12 Sep 2012:
U.S. Big-Box Retail Stores
Lead Surge in Solar Power Installations
A growing number of major U.S. companies, led by the nation’s largest big-box retailers, are installing rooftop solar power systems to help cut energy costs and increase profits, a new report says
to the report, released by the Solar Energy Industries Association (SEIA) and the Vote Solar Initiative, more than 3,600 non-residential systems were activated
in the U.S. during the first half of 2012, led by retail giants such as Walmart, Costco, and Kohl’s department stores, all of which have sharply increased their solar power installations in recent months. Among the top 20 U.S. companies
by solar capacity, almost half are big-box retailers, according to the report. The combined solar photovoltaic capacity installed by Walmart and Costco exceeds the capacity for the entire state of Florida, the report says. “Five or six years ago, you probably would have read about a pledge in an annual report about what they’re doing for the environment,” Rhone Resch, SEIA’s chief executive, told the New York Times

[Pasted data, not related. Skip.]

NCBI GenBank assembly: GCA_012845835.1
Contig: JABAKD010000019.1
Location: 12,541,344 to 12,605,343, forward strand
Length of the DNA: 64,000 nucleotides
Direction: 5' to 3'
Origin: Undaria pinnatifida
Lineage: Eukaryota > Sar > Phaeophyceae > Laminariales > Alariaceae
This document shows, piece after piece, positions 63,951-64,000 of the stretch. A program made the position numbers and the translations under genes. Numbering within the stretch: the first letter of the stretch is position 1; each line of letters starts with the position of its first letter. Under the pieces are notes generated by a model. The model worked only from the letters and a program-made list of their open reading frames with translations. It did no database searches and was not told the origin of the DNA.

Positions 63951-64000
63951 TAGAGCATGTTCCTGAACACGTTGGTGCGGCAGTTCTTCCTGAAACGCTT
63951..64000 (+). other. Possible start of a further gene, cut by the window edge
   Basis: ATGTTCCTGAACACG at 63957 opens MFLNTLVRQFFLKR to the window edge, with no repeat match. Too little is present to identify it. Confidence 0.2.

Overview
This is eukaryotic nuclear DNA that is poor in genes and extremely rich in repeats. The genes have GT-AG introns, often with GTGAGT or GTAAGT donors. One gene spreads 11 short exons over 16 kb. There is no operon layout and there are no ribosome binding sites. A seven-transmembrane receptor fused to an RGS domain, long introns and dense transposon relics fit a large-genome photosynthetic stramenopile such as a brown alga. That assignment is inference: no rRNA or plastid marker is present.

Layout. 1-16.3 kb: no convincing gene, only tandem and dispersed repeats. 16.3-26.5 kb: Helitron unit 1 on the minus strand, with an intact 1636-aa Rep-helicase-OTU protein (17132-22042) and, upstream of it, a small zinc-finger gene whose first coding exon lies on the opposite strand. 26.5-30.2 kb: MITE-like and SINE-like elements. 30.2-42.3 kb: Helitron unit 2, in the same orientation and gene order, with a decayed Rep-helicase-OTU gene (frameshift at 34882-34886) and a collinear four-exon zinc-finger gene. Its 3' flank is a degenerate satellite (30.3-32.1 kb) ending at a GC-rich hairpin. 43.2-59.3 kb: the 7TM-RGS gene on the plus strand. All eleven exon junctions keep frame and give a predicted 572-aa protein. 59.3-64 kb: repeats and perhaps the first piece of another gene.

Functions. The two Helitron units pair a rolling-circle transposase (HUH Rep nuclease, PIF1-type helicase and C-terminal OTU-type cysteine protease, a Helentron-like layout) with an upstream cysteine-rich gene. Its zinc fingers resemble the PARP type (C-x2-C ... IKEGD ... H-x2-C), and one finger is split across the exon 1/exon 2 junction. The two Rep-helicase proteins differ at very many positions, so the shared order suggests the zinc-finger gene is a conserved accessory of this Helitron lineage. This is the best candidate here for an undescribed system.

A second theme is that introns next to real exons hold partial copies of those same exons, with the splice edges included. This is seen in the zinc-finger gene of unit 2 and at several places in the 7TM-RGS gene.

. “Now what you’re seeing is it’s a smart investment that they’re making for their shareholders, and this is a standard business practice.”
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Yale School of Forestry
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Yale Environment 360
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Business & Innovation
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A look at how acidifying oceans could threaten the Dungeness crab, one of the most valuable fisheries on the U.S. West Coast. Watch the video.
is now available for mobile devices at e360.yale.edu/mobile
An aerial view of why Europe’s per capita carbon emissions are less than 50 percent of those in the U.S. View the photos.
An indigenous tribe’s deadly fight to save its ancestral land in the Amazon rainforest from logging. Learn more.
video series looks at the staggering amount of food wasted in the U.S. – a problem with major human and environmental costs. Watch the video.
Residents of the Chocó Rainforest in Ecuador are choosing to plant cacao over logging in an effort to slow deforestation.
Watch the video.
Tribal people and ranchers join together to stop a project that would haul coal across their Montana land. Watch the video.